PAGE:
The persecution after Stephen’s death in Jerusalem pushed followers of “the Way” out of Jerusalem. Some came to Antioch, as our readings on Tuesday told us. They made converts. In the first reading Paul is getting ready to evangelize the Jewish community in Antioch. He begins by retelling the story of God’s covenant with the Jewish people. He starts with where people are. Then he adds, “From David’s descendants God, according to his promise, has brought to Israel a savior, Jesus.” He adds information about John the Baptist, since he was likely better known than Jesus. “John heralded his coming by proclaiming a baptism of repentance to all the people of Israel; and as John was completing his course, he would say, ‘What do you suppose that I am? I am not he. Behold, one is coming after me; I am not worthy to unfasten the sandals of his feet.”
Our pastor was frustrated with the quality of responses he got from our children at the weekly school mass last week. He said later, “But from talking with our children I have found out that many of them do not have family meals together. If they do not sit down with their parents and brothers and sisters to have dinner, having conversation, how can they understand the dialogue between priest and people which is part of the mass?”
What Father was saying was that the children lack readiness. They don’t have the preparatory experiences which will make the mass make sense enough they want to participate actively.
It may be necessary to think of some readiness activities to help the children better participate in mass.
Strategy Two: Be Joyful in God’s Goodness
People add new learning which is just beyond what they know, but if they are very sure of what they know or believe, it takes a different strategy to create readiness for something different. Happiness is attractive. Joy, a happiness that is not dependent on circumstances, is even more attractive.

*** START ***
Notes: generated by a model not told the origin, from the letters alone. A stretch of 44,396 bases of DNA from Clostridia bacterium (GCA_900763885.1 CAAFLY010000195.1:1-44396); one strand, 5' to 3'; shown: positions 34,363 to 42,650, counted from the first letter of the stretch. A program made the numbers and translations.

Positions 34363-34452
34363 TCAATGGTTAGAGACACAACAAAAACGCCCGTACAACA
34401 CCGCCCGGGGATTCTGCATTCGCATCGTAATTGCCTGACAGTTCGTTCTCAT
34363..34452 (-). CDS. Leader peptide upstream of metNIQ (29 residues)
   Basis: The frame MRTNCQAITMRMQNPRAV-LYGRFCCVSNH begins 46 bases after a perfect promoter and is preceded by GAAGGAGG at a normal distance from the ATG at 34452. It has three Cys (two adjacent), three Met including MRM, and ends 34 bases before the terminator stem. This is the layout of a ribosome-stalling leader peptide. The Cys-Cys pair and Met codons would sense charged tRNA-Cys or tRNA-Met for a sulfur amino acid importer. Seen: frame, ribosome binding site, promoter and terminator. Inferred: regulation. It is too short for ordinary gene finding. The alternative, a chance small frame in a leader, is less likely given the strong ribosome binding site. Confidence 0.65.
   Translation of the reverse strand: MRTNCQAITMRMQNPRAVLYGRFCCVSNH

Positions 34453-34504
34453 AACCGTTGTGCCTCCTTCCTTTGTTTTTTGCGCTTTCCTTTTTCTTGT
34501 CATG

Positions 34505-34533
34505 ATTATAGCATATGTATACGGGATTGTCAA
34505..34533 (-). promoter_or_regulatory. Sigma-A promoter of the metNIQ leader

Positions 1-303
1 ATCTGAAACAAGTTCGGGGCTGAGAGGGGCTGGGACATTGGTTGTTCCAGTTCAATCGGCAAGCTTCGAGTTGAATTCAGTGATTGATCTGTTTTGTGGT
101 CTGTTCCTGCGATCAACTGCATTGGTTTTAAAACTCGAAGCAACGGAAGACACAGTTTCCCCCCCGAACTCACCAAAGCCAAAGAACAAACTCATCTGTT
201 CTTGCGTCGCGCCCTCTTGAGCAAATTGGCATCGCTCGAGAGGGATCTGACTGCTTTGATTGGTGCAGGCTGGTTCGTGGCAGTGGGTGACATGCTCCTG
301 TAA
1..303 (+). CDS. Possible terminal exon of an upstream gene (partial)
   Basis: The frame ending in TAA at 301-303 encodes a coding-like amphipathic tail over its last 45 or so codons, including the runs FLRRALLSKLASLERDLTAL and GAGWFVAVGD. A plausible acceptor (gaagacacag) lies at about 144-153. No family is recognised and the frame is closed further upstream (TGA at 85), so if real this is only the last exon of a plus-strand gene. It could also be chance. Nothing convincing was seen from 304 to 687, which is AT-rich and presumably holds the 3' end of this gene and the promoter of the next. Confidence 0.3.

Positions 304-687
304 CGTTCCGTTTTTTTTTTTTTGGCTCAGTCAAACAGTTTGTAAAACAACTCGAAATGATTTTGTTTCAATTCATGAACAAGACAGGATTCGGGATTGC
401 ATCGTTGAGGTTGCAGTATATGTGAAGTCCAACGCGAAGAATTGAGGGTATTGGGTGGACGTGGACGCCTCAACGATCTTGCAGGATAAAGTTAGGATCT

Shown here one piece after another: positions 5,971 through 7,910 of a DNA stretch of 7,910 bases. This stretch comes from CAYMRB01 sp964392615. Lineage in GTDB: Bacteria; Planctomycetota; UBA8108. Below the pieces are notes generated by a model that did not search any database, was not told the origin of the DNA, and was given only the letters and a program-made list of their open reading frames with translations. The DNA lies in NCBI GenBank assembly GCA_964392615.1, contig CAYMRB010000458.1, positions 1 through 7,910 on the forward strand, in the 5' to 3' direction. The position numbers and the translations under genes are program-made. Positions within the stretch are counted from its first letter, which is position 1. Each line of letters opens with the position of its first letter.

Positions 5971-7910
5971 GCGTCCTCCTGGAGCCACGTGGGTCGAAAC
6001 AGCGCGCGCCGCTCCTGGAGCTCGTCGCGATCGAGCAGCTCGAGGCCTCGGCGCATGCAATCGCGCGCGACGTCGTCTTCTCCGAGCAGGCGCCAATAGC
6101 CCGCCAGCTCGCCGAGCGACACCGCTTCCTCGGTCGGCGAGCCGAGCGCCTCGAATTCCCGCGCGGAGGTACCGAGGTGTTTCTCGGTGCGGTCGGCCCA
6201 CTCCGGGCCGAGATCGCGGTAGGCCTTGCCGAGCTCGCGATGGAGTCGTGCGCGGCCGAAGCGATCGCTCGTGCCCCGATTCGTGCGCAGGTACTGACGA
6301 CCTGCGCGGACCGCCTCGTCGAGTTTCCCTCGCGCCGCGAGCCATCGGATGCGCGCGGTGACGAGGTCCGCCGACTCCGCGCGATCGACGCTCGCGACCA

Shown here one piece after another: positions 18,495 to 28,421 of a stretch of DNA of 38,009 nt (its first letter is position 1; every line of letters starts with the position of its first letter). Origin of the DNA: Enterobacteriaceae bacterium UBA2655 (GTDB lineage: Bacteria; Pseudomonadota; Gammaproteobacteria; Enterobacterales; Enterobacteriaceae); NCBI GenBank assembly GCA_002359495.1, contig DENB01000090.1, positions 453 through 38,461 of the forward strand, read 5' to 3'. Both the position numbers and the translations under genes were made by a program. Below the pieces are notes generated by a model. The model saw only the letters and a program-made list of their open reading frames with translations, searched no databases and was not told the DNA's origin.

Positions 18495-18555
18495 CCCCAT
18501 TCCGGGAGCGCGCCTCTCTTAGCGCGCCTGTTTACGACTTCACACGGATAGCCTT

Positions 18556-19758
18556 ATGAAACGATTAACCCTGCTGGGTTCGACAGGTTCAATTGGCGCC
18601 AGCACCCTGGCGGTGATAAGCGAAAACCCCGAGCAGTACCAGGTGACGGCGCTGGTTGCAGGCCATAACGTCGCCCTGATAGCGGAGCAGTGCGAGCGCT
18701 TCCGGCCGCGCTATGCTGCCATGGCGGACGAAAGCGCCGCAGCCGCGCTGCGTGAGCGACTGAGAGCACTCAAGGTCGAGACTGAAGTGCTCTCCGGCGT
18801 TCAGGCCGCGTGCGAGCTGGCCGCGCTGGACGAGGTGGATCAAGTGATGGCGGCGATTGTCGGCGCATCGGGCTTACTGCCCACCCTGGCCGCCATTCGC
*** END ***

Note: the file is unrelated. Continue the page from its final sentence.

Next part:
The Psalm today, like many psalms, speaks (or sings) of that joy. “The favors of the Lord I will sing forever; through all generations I will proclaim your faithfulness.”
People who do not believe in God are not afraid of God. They dismiss him. They turn away. But a person who is filled with joy, even when life is hard, cannot be dismissed. That person creates readiness for faith by just living. Laughter that comes from joy is infectious. It delights, attracts, and spreads. While your joy or my joy is not going to convert someone to faith or bring them back, it creates readiness.
Strategy Three: Lead by Serving
Why did Jesus wash the disciples’ feet as a preface to the first Eucharist? Why would he interrupt his last meal to do it? Today’s Gospel gives us his logic: “Amen, amen, I say to you, no slave is greater than his master, nor any messenger greater than the one who sent him. If you understand this, blessed are you if you do it.” Jesus goes on to name that not all whom he has served will do as he has done and as he asks. He notes that Judas, though served, will not follow lead by service.
In many ways Jesus’ whole life was leading by serving. God came in the Incarnation “to be with us.” He healed, taught, and lived among ordinary people. He gave himself as a ransom for our sins. He died that we might live.
In my fledgling attempts at leading people to God or back to God, I have found that leading by serving is a strategy that works. People do not automatically see my service as about God’s love for them. I do need to tie what I do back to God. I need to say, when people are grateful, “I am here because God loves you.”
Are you ready for today? How might you foster readiness for faith in your family, friends, co-workers, and parish? What would you need to get more ready?
Lord, help me to be ready today: ready to live with joy, ready to meet people where they are, ready to lead people to you by serving them. Help me be ready, too, to tie what I do back to you. Like the Blessed Virgin, let me always lead people to you. Amen.